Successful Training Strategies: Twenty-Six Innovative Corporate Models / Edition 1

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Overview

A publication of Work in America Institute

Detailed case studies of leading companiessuch as Xerox, General Electric, Goodyear, and Manpower, Inc.show how innovative training practices make organizations more competitive. Illustrates how effective programs can help companies utilize the latest manufacturing, production, communication, and service technologies. A companion to Training The Competitive Edge.

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Editorial Reviews

Booknews
Case studies of how some companies (including Xerox, General Electric, Goodyear, and Manpower, Inc.) are designing and implementing training practices to make their organizations more competitive. Thin bibliography. Annotation c. Book News, Inc., Portland, OR (booknews.com)
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Product Details

  • ISBN-13: 9781555421014
  • Publisher: Wiley
  • Publication date: 10/14/1988
  • Series: Management Series
  • Edition description: 1st ed
  • Edition number: 1
  • Pages: 429
  • Product dimensions: 9.00 (w) x 6.00 (h) x 1.13 (d)

Table of Contents

PrefaceThe Authors
Introduction: How Leading Companies Are Reshaping Their Training Strategies
Part One: Aligning Training Strategy with Corporate Goals
1. The Travelers Corporation: Expanding Computer Literacy in the Organization
2. Keeping Track of Training Quality and Costs: New-England Telephone
3. The Motorola Training and Education Center: Keeping the Company Competitive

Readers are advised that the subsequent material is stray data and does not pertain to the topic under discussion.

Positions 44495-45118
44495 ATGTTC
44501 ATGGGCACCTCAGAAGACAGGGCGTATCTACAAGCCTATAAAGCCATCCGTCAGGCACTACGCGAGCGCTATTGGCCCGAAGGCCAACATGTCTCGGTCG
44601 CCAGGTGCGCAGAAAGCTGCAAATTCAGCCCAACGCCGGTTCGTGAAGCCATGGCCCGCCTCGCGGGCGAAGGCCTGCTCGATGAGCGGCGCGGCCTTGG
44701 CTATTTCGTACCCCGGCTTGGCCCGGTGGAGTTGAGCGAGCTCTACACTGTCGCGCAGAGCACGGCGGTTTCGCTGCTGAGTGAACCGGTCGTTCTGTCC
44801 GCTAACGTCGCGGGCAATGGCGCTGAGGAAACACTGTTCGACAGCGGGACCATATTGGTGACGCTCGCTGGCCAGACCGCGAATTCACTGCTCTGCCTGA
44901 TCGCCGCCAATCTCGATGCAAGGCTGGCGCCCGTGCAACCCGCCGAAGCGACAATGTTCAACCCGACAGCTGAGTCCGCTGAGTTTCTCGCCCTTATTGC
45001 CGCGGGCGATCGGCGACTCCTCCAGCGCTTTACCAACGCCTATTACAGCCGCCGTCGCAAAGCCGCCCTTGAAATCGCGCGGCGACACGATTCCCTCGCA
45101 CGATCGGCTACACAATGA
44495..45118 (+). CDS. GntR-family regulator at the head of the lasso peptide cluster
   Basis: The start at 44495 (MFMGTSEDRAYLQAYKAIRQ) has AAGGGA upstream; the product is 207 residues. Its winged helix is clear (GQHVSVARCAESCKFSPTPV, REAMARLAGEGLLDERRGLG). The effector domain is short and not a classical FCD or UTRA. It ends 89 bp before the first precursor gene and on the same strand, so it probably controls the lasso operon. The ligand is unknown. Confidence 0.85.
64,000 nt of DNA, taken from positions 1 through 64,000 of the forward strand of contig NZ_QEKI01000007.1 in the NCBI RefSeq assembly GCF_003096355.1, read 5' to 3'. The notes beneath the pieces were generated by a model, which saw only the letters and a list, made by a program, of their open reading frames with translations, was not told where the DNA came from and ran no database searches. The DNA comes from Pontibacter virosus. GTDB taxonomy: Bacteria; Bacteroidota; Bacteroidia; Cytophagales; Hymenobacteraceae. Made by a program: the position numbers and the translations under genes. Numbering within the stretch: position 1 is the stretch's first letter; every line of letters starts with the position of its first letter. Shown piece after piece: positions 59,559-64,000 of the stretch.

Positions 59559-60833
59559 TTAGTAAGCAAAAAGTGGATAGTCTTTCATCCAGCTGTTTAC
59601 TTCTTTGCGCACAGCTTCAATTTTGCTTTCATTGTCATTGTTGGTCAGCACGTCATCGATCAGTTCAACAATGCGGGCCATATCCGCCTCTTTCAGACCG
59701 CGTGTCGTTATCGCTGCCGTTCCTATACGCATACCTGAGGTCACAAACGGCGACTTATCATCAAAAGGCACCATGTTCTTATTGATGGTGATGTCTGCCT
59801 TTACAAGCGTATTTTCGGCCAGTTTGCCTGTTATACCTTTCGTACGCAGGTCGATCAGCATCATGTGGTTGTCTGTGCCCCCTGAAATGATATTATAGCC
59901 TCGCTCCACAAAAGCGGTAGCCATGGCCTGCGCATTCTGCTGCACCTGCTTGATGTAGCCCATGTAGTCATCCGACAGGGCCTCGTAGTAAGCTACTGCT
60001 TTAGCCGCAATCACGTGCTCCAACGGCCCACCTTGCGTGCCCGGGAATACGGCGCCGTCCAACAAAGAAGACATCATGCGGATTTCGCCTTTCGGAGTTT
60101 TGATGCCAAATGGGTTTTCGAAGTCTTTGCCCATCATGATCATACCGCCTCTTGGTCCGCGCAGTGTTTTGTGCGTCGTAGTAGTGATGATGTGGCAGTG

4. Corning Glass Works: Total Quality as a Strategic Response
5. American Transtech: Learning as Part of the Job
6. Improving Operations and Employee Opportunity Through Technical Training: Gilroy Foods, Inc.
Part Two: Continuous Learning for All Employees
7. A Participative Approach to a Technological Challenge: General Electric's Aerospace Electronic Systems Department
8. Training and Development at General Foods: A Participative Process
9. Training in a Team Environment: S. B. Thomas, Inc.
10. Pacific Bell and Communications Workers of America: Retraining for the Computer Age
Part Three: Manufacturer-User Training Partnerships
11. Learning from Customers: Control Data Corporation's Training Advisory Board
12. A Proactive Approach Toward HighTechnology Training: General Motor's Linden, New Jersey, Plant
13. Goodyear Tire and Rubber Company: Building a Training Commitment into the Contract
14. Ford Sharonville: An Emphasis on User-VAndor Cooperation
15. The VAndor's Role in Training to Support Computer Integrated Manufacturing: Caterpiller Inc.
16. Miller Brewing Company and Amatrol: A Succesful Partnership in Training for NewTechnology
Part Four: Designing and Delivering Training Cost-Effectively
17. Achieving Cost Savings and Quality Through Education: IBM's Systems Approach
18. Manpower Temporary Services: Keeping Ahead of the Competition
19. Reducing Maintenance Costs Through Supervisory Education and Involvement: Travenol Laboratories, Inc.
20. A Training Consortium: General Motors' Automative Service Educational Program
21. National Technological University: Learning by Satellite
Part Five: Combining Continuous Learning and Employment Security
22. Xerox's Critical Skills Training Program: A Commitment to Retraining Pays Off
23. Linking Retraining with Job and Income Security: The Packard Electric Experience
24. General Electric, Fort Wayne, Indiana: High Tech Comes to the Rust Belt
25. Pacific Northwest Bell: A Job Skills Bank
26. Hewlett-Packard: Partnerships for New Careers
ReferencesIndex
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